By Heather Cass
Publications & Design Coordinator, Penn State Behrend
On a rainy Tuesday evening in late April, twenty-five Penn State Behrend students gathered at Nunzi’s Place to test techniques they had learned in CAS 100 Effective Speech. They dressed up for the occasion. The women wore dresses and cardigans. The men wore business casual attire. A few even wore ties. They sat at banquet tables arranged in a horseshoe formation around a podium.
To the left, at a small table discretely tucked in the corner, Dr. Miriam McMullen-Pastrick, lecturer in speech communication, took notes.
No pressure there, right?
But, pressure is sort of the point at the Toasters’ Banquet—an end-of-class tradition for students in McMullen-Pastrick’s classes.
“I want to put them in situations they might actually have to face when they are making post-graduate contributions to the world,” she said. “In their future, they may have to give opening remarks at an event, or introduce a VIP at a corporate banquet, or debate funding cuts at their child’s school board meeting. These are real situations they are likely to face at some point in their lives. The banquet gives them a chance to practice.”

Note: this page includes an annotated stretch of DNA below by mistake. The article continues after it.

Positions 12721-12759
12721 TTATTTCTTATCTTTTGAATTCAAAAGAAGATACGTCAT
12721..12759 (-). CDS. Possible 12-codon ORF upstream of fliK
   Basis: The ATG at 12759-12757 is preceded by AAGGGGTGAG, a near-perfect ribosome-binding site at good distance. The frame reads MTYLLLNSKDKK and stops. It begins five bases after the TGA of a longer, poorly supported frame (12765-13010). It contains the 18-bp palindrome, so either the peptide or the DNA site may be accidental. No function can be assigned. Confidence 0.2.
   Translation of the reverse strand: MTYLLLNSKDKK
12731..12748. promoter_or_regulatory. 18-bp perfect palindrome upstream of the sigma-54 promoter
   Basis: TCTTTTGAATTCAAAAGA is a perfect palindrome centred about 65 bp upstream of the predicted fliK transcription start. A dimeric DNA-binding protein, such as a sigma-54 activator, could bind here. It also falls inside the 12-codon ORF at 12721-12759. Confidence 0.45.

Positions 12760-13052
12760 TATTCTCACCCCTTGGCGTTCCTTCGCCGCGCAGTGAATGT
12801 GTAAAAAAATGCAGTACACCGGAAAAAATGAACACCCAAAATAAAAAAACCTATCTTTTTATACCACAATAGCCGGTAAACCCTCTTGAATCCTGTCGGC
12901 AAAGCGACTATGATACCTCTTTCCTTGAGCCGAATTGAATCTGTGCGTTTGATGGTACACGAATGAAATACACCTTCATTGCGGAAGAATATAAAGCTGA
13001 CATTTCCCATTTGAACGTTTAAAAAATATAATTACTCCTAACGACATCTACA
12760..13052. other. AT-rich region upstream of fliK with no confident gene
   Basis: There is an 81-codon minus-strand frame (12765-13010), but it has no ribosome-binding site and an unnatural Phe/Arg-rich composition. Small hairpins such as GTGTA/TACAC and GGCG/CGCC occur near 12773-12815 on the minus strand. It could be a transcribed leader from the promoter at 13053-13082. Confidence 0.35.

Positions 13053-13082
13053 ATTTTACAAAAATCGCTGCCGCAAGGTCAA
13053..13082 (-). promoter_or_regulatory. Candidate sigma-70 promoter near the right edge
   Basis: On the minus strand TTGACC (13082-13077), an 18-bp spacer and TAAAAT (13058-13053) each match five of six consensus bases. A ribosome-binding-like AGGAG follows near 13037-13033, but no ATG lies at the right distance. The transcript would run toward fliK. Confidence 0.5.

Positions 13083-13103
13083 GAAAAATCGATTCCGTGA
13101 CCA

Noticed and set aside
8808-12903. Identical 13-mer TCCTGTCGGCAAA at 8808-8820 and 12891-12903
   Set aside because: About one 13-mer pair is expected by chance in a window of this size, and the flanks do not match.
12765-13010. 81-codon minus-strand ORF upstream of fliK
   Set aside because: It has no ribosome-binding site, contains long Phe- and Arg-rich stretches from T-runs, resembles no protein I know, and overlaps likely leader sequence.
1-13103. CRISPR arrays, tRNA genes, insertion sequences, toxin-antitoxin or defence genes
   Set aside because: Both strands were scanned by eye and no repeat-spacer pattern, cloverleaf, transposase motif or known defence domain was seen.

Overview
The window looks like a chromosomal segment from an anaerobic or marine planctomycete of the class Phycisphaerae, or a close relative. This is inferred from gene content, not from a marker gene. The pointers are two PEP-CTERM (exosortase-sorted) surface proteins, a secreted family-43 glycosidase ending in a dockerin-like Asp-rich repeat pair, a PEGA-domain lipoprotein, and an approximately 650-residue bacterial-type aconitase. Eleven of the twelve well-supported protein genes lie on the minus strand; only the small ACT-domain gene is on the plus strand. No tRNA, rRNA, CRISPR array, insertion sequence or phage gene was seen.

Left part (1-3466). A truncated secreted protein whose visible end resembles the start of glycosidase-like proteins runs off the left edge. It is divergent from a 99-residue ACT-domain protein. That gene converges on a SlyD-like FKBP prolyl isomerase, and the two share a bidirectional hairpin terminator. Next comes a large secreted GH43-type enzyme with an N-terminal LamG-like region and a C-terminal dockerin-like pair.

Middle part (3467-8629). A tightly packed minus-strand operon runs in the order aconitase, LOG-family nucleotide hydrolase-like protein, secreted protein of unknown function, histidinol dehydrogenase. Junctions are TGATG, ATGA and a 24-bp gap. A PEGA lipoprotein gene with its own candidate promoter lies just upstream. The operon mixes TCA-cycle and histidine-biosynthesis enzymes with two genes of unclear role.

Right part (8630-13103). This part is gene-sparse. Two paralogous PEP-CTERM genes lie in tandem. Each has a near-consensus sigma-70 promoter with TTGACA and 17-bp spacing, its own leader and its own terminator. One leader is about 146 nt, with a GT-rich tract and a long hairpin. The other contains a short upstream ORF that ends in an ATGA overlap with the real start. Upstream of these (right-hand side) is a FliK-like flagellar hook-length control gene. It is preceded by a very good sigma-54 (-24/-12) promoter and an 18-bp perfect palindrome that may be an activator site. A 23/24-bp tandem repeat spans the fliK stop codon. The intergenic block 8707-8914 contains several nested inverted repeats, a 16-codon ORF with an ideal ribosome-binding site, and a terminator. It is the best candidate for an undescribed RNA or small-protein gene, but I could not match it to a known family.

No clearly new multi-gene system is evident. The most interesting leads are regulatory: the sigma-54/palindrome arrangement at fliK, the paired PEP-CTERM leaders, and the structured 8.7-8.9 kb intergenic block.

Each class organizes their own banquet, collecting money from classmates for dinner, creating and printing programs, and voting on which classmates should receive awards — some serious and some not-so-serious.
On that rainy Tuesday that Section 005 had their banquet, Andy Peterson, a junior Physics major, gave opening remarks. Brian Ristau, a freshman Engineering major, introduced Jacob Roth, a sophomore Earth and Mineral Science major, who gave an informative speech. Zach Reese, a junior Mechanical Engineering major offered a toast.
And, so it went, with all twenty-five students taking at least one turn at the podium, offering a variety of entertaining, informative, and persuasive speeches, debates, toasts, and introductions until Guiliana Latella, a sophomore Nursing student, gave the closing remarks.
Between all the speeches and presentations, they enjoyed a small feast—pizza, pasta, meatballs, antipasto, and dessert—during which they were encouraged by McMullen-Pastrick to work on their dinner conversation skills.
Throughout the evening, the students laughed, joked, and listened attentively to one another. But, as McMullen-Pastrick might remind you, part of being a good speaker is being a respectful and intense listener. “They learn by listening to each other with focus and purpose,” she said.
McMullen-Pastrick typically teaches three sections of CAS 100 each semester and attends a banquet for each. In the Spring 2014 semester, she attended her 175th banquet.
“Teaching public speaking is my passion because it has such a major impact on the educational insights and personal confidence of the students,” she said. “It changes them optimally, for the better, for life.”